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On the history of Global Burden of Disease

A collaboration among the World Health Organization, the World Bank, and the Harvard School of Public Health to develop the 1993 World Development Report: Investing in Health is considered to be the beginning of the project, nowadays known as the Global Burden of Disease. The report was the first one to contain the population health index, measuring the disease burden in the world’s population (DALY). As it turned out, the index revolutionized the way we perceive the magnitude of the significance of health problems worldwide.


In the inaugural edition of the 1990 GBD study (publication of preliminary results -1993; final results – 1998), estimates were generated for 107 diseases with regard to eight regions of the world and five age groups. In 1998, the World Health Organization established a division responsible for estimating the global burden of disease within its structure. It produced estimates for the years 2000, 2001, and 2002, published in subsequent WHO reports. Comprehensive and extensive updates to the GBD study, which were already being conducted by an independent, established institution, The Institute for Health Metrics and Evaluation (IHME) at the University of Washington in Seattle, have been conducted since 2007, producing results for successive cycles of the project.


          [The Lancet, Vol 380, No 9859]                      [The Lancet, Vol 388, No 10053]



         [The Lancet, Vol 390, No 10100]                          [The Lancet, Vol 392, No 10159]


The 2010 edition, using improved methods of estimating disease burden, provided information on 291 diseases and traumas, 67 risk factors in 187 countries and 21 regions of the world in relation to 20 age groups, for the years 1990 and 2021. The methodology, datasets, and tools used in the previous edition were expanded in the 2013 edition of GBD through the efforts of IHME and an international network of collaborators who calculated data for more than 300 diseases and injuries, 79 risk factors, and more than 2,300 consequences of diseases in 188 countries. Since 1999, IHME has been conducting annual updates of the GBD estimates for the entire time series (1990 – present). More frequent updates of the estimates provide policymakers from the field of politics and medicine as well as other groups of stakeholders with the most current and useful depiction of population health. The introduction of the Social Development Index (SDI), which determined the level of development of a given country or region, was an important innovation introduced in the 2015 edition of the GBD study as it increased the ability of researchers to compare results across territories. The 2016 edition of the GDB study was the first one to contain a part related to the implementation of the Sustainable Development Goals (SDG). The dataset from the 2016 GBD study presented estimates for 37 health-related SDG indicators for 188 countries, from 1990 to 2016, as well as projections for the years 2017-2030 which were based on earlier trends. In addition to the introduced methodological improvements that expanded the analysis, the next version of the study, BBG 2017, was based on forecasts concerning significant variables describing matters impacting the health of the population. Publication of the latest, full content of the GDB 2019 study will take place in the following months of 2020,   providing an opportunity to explore a number of updated data on the health of the population as well as providing new improvements within the methodology and analysis used.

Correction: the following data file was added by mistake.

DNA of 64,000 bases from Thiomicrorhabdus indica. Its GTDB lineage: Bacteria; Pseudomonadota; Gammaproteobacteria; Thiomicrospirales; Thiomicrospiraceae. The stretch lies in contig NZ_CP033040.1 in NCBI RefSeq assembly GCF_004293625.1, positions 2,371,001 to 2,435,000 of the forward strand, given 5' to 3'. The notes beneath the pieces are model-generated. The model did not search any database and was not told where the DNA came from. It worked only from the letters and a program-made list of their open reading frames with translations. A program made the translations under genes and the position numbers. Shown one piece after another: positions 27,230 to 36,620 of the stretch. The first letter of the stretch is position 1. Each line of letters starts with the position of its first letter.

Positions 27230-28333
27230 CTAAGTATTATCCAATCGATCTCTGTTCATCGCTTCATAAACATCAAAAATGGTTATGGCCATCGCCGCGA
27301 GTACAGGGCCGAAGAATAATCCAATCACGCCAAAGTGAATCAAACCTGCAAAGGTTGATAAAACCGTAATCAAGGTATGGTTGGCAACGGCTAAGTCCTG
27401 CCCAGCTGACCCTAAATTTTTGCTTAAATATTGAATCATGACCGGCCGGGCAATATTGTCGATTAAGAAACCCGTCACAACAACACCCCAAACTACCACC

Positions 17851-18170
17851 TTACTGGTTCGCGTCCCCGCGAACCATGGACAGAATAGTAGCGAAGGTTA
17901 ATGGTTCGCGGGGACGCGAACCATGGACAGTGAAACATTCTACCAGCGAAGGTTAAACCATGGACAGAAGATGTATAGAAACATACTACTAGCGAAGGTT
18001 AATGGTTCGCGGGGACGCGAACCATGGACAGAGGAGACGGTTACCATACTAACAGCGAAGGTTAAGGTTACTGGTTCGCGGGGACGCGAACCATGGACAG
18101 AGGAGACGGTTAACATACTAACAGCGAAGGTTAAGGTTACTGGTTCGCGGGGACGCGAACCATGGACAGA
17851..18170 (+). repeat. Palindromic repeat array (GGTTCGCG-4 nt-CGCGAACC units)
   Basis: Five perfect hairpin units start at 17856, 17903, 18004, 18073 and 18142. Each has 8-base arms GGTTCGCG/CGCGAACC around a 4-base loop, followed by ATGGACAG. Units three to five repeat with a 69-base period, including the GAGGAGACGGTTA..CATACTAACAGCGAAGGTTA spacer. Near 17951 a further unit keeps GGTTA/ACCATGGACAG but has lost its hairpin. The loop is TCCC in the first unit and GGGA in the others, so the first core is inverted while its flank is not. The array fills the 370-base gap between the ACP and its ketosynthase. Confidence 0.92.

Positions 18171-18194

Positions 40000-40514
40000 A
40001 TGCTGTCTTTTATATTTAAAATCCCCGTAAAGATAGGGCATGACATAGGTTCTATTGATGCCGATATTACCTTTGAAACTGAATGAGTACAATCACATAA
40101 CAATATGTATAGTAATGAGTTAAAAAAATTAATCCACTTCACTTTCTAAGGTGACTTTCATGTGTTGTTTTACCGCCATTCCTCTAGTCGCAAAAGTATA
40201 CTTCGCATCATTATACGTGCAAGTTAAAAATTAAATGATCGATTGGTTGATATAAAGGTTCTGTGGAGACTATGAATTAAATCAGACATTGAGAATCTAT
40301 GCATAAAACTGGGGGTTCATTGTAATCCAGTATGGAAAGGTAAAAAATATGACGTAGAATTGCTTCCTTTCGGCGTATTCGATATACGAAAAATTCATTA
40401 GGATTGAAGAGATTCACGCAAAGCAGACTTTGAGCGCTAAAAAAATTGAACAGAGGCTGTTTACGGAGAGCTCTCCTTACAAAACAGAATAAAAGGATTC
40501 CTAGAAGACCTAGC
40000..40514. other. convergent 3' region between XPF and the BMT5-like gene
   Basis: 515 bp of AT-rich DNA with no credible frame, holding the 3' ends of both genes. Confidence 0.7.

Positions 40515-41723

Publications providing the most up-to-date knowledge on disease burden in the population are available on the website of the Lancet under tabs corresponding to the cycle of the enterprise https://www.thelancet.com/gbd?source=post_page; and in the IHME interactive toolshttps://vizhub.healthdata.org/gbd-compare/;http://ghdx.healthdata.org/gbd-results-tool.


The latest publications of the GDB cycle and the above-mentioned databases are particularly noteworthy.


Recommended GBD Publications:

  1. Vollset SE, Goren E, Yuan C-W, Cao J, Smith AE, Hsiao T, Bisignano C, Azhar GS, Castro E, Chalek J, Dolgart AJ, Frank T, Fukutaki K, Hay SI, Lozano R, Mokdad AH, Nandakumar V, Pierce M, Pletcher M, Robalik T, Steuben KM, Wunrow HY, Zlavog BS, Murray CJL.Fertility, mortality, migration, and population scenarios for 195 countries and territories from 2017 to 2100: a forecasting analysis for the Global Burden of Disease Study. The Lancet. 14 July 2020. doi:10.1016/S0140-6736(20)30677-2.
  2. GBD 2017 Diet Collaborators. Health effects of dietary risks in 195 countries, 1990-2017: a systematic analysis for the Global Burden of Disease Study 2017.The Lancet. 1 April 2016 doi: 10.1016/S0140-6736(20)30460-8.
  3. GBD 2017 Causes of Death Collaborators. Global, regional, and national age-sex-specific mortality for 282 causes of death in 195 countries and territories, 1980–2017: a systematic analysis for the Global Burden of Disease Study 2017The Lancet. 8 Nov 2018;392:1736-88.
  4. GBD 2017 Disease and Injury Incidence and Prevalence Collaborators. Global, regional, and national incidence, prevalence, and years lived with disability for 354 diseases and injuries for 195 countries and territories, 1990–2017: a systematic analysis for the Global Burden of Disease Study 2017. The Lancet. 8 Nov 2018;392:1789–858.
  5. GBD 2017 DALYs and HALE Collaborators. Global, regional, and national disability-adjusted life years (DALYs) for 359 diseases and injuries and healthy life expectancy (HALE) for 195 countries and territories, 1990–2017: a systematic analysis for the Global Burden of Disease Study 2017. The Lancet. 8 Nov 2018;392:1859–922.